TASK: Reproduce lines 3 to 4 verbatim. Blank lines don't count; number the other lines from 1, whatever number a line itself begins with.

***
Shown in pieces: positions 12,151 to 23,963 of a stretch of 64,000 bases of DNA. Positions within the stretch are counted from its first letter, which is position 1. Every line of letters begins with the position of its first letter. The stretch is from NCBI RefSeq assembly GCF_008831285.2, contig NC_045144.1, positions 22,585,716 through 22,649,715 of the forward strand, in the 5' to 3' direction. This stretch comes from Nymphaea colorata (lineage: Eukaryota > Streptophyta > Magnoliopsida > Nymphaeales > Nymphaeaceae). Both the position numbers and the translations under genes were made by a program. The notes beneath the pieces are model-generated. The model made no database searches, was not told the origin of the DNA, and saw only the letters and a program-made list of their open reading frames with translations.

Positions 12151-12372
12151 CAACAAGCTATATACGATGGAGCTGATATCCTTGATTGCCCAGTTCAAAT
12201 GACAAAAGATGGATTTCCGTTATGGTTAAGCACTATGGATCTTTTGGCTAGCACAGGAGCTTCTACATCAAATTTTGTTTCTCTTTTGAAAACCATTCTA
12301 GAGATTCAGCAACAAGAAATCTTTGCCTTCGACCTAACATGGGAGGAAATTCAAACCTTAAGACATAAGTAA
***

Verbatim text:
12151 CAACAAGCTATATACGATGGAGCTGATATCCTTGATTGCCCAGTTCAAAT
12201 GACAAAAGATGGATTTCCGTTATGGTTAAGCACTATGGATCTTTTGGCTAGCACAGGAGCTTCTACATCAAATTTTGTTTCTCTTTTGAAAACCATTCTA